Reliability Sample Testing - A Case History


Scovronek, Jay   (2001, ASQ)   Burroughs Corporation, Warren Township, NJ

Quality Progress    Vol. 34    No. 2
QICID: 14350    February 2001    pp. 43-45
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Article Abstract

It is difficult to convince management that reliability testing is a worthwhile investment, so when an effort makes an obvious impact on net profits, it's wise to let management hear about it. A case history follows steps the Burroughs Corporation's Electronic Components Division took to correct problems with the Panaplex II panel display that companies today can use to achieve the same results. Developed in 1972, Burroughs' multidigit cold cathode display device faced stiff competition from liquid crystal and light emitting diode displays. To prevent mistakes that would have been catastrophic to market position, extensive product improvement and value analysis testing was carried out. Additionally, samples of tubes from the finished goods department were subjected to 1,000 hours of continuous use in order to monitor each week's production. When ten percent of one sample batch proved to be defective, shipments were frozen and the product assurance manager contacted a customer who had received a shipment from the bad lot, offering him the option of returning the defective lot. The testing program detected the deviation from normal, steps to verify were taken quickly, and when the problem was adequately defined, higher management was able to act to retain customer confidence.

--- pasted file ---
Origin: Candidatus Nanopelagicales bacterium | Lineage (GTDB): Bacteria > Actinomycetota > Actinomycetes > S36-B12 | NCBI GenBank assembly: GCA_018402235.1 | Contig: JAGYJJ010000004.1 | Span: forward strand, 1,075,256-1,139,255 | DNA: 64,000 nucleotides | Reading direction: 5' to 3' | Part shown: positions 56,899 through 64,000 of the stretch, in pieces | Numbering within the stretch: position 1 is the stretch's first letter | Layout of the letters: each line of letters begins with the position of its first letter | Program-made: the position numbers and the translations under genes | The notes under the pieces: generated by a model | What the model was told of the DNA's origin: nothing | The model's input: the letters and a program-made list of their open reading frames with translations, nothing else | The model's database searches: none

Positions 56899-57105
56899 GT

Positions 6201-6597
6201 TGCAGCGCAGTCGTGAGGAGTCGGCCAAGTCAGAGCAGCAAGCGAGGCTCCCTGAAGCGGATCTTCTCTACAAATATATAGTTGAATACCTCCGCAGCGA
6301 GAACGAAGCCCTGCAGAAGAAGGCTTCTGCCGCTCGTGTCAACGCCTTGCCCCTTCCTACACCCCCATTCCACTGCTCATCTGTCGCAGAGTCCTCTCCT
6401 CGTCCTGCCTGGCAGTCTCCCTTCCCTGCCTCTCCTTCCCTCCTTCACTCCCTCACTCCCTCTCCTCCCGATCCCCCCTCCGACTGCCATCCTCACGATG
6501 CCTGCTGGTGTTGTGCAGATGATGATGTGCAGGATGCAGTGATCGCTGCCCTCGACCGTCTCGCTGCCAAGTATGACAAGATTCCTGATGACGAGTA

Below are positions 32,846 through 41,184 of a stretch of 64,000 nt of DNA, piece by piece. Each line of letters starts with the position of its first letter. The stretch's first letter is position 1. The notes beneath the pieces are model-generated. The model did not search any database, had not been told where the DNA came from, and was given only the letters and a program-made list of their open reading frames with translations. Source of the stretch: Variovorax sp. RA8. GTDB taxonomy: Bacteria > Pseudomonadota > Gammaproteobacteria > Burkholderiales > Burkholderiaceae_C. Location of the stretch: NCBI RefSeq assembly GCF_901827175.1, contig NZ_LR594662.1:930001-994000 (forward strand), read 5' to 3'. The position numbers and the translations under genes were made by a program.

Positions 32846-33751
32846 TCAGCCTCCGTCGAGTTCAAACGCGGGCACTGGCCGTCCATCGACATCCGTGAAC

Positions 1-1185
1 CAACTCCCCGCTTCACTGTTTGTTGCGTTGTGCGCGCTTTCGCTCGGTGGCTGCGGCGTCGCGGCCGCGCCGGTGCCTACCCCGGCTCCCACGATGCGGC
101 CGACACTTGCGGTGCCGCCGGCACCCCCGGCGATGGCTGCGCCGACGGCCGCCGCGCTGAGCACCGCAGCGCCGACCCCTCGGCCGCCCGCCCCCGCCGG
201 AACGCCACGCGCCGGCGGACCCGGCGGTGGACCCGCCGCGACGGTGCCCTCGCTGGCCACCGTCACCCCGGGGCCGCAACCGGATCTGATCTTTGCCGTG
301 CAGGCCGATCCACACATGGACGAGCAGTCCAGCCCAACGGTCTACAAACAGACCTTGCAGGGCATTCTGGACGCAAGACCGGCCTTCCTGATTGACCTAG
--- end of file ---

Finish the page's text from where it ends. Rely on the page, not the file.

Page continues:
Product quality,Quality assurance (QA),Case study,Customer retention,Corrective action

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